There’s that episode of Friends, the one where Rachel tries to make a trifle but the recipe book pages are damaged so she puts beef in it.
Joey likes the trifle, citing the fact that all the individual ingredients are good and inferring that all the ingredients together are, therefore, also good. That’s the inference that the rest of the group disagreed with.
Sometime in 2016 I got a bagel on Beat Street in Manchester and it was amazing. About a month ago a friend pointed out a picture on Instagram saying that the same people that made me that bagel were opening a restaurant in Manchester, so we decided to go. The Bagel Shop, situated at 64 Oldham Street in the Northern Quarter, opened on 1st December.
Somehow I’d managed to get out the house that morning without breakfast so I was ravenous by the time we arrived around lunchtime. For our whole stay, we were the only people there. Service was great and friendly and everyone said hello.
We were presented with a menu containing bagels with a variety of fillings, burgers, salads and fries. Being indecisive, I was recommended the Reuben sandwich. I got the quarter pound one with some fries, while my friend just got the half pound one. These are limited to 50 a day and I probably can’t do any better than writing the description from the menu:
We use American brisket as the cattle are grain fed which gives the meat its juicy marbling. We then cure the meat for two weeks in salt. After that we rub it in our secret spice mix. Finally its smoked in Old Buddy for fifteen hours.
The food was great, it really was. New York is still on my list of places to go, but my experience of a Philly Cheese Steak in Philadelphia is that locals can take signature food to the next level with extra care and pride. I can’t say whether The Bagel Shop rivals New York’s finest, but they’re certainly proud of it and it shows. It was the best I’ve had, by a distance.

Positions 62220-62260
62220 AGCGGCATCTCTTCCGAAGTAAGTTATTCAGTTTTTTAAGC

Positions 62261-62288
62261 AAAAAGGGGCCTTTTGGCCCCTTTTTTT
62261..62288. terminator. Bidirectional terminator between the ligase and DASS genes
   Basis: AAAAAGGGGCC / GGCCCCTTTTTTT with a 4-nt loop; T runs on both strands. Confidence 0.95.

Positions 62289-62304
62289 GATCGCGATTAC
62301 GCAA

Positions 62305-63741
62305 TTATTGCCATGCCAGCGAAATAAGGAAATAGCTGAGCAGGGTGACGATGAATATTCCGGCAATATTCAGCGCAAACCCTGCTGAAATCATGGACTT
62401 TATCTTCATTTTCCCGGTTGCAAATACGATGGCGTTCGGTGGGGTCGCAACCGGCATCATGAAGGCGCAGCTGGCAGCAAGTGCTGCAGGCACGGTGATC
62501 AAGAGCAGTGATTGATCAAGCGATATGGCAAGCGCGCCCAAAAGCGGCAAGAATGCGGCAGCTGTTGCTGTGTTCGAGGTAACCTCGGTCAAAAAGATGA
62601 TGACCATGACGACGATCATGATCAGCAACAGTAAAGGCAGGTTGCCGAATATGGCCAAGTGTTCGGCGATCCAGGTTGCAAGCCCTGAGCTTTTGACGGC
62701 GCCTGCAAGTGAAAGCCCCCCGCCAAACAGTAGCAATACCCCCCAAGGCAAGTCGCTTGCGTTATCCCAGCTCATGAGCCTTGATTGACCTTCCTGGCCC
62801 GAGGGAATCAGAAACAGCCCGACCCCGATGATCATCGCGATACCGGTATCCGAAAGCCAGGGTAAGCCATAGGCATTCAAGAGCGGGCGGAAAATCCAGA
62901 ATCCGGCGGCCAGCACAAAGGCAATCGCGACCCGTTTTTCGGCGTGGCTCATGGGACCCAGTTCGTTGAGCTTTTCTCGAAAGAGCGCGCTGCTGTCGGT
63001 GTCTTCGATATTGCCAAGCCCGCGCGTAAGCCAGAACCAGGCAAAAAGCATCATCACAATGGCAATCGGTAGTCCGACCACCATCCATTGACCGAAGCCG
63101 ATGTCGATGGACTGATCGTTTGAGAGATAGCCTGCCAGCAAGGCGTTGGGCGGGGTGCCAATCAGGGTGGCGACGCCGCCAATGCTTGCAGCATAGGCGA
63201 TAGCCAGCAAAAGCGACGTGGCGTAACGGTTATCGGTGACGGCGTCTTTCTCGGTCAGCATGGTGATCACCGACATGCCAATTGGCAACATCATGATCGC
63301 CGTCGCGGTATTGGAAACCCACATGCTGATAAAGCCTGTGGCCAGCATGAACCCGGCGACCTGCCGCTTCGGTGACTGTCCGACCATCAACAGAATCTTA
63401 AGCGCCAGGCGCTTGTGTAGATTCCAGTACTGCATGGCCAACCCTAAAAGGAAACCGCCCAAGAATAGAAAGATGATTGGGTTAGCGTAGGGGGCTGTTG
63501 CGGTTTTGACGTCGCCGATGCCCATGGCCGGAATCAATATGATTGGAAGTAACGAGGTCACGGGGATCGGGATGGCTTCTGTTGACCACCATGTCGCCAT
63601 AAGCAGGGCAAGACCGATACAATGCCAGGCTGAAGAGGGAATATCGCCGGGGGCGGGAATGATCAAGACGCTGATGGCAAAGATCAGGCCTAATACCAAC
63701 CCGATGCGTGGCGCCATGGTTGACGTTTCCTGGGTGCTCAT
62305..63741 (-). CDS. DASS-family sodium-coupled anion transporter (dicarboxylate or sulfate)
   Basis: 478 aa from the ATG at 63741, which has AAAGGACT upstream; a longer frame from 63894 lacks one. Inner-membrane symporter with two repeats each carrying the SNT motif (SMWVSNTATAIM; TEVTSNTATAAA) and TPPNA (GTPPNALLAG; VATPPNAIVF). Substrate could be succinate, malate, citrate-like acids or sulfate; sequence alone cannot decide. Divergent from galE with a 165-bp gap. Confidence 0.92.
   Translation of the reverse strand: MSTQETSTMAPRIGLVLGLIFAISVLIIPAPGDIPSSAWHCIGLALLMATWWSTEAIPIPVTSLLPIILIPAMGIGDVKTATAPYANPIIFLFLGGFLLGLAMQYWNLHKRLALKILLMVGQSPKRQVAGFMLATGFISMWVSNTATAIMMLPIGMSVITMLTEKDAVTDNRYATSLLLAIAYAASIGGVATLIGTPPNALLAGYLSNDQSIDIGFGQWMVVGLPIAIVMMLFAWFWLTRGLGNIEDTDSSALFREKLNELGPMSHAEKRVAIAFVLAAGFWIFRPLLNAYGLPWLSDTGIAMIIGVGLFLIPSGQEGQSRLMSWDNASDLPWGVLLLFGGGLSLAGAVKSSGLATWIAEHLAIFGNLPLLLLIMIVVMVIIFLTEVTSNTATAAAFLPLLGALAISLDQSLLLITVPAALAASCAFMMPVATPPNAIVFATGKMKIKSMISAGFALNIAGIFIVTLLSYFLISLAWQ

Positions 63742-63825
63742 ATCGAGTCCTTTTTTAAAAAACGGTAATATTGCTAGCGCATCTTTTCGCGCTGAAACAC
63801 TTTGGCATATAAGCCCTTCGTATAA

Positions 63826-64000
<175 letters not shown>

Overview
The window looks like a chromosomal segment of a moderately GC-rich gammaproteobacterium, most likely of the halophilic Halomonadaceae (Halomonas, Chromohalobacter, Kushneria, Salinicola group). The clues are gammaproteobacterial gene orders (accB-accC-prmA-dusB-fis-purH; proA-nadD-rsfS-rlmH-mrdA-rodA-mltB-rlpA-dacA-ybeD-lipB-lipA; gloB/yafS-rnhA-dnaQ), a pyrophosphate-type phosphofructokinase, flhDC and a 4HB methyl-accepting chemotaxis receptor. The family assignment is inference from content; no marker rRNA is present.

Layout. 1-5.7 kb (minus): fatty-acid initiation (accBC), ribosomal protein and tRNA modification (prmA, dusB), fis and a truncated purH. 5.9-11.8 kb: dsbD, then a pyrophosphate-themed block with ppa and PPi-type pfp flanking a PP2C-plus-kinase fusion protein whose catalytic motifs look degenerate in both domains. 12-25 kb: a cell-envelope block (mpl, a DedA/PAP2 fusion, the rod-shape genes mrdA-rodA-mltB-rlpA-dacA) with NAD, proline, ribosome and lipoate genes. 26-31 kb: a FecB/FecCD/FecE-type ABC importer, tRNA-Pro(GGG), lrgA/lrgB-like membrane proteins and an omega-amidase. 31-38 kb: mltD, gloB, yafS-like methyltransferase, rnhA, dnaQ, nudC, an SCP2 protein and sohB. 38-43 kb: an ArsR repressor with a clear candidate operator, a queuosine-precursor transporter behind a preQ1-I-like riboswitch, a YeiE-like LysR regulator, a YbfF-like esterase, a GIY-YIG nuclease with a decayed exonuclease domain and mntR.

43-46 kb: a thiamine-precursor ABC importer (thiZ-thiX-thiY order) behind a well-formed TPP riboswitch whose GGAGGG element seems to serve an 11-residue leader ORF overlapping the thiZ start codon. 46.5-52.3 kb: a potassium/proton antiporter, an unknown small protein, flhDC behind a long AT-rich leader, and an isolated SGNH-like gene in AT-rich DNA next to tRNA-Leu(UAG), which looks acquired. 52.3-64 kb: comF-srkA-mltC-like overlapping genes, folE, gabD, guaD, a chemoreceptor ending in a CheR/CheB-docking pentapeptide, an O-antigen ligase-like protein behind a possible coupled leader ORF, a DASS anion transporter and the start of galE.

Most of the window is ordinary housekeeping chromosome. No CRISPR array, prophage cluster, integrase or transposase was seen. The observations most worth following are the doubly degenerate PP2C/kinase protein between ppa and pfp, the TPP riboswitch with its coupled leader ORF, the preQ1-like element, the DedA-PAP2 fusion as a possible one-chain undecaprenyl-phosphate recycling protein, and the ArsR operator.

I normally rate price on whether I wince when I walk in. I didn’t. My quarter pound was £7.50 with the half coming in at £15, strangely enough. As obvious as that should be, I was happy with my £7.50 but if I’d have got the half pounder with fries and a drink I could have been spending around £25 and that would have felt a lot for a sandwich irrespective of the quality and ingredients.
The soft launch of the restaurant was 30th November with official launch on 1st December, but it feels like it’s still not quite finished. My trip wasn’t affected by the lack of coffee machine or brunch menu that will all be arriving within days though.
I would definitely recommend a trip to The Bagel Shop. You won’t be disappointed.
So, why the Friends reference? The restaurant itself is perfectly pitched towards the stereotypical Northern Quarter. It’s cool. It’s got lots of concrete and metal and dark furnishings to match the dark walls. It’s got DJ decks and, when we walked in, the tables were set out neatly with wine glasses. It looks clean and smart and the decor ties together perfectly with the look that was being aimed at. It looked smart.
I think my problem was with my expectation of what I thought it would look like. I was going to a place for a bagel for lunch. I guess I was expecting a cafe rather than a restaurant. If I imagine my dream trip to New York, the bagel place would be bright and airy and fun. I’d be drinking coffee out of a mug or a milkshake. I’d be thinking comfortable rather than cool which is what I got with my street food bagel at Beat Street last year.
If it were me (and I still harbour my dream of a coffee shop that turns in to a coffee themed bar at night) I might think of a day look (some extra lighting, different music, no wine glasses) and night look rather than one that tried to do both at once.
That made me think that The Bagel Shop is a little like Rachel’s trifle. Food – good. Atmosphere – good. For lunch, the food is great. For a night out, the place would be great, I think. Together, though, is going to be a matter of taste.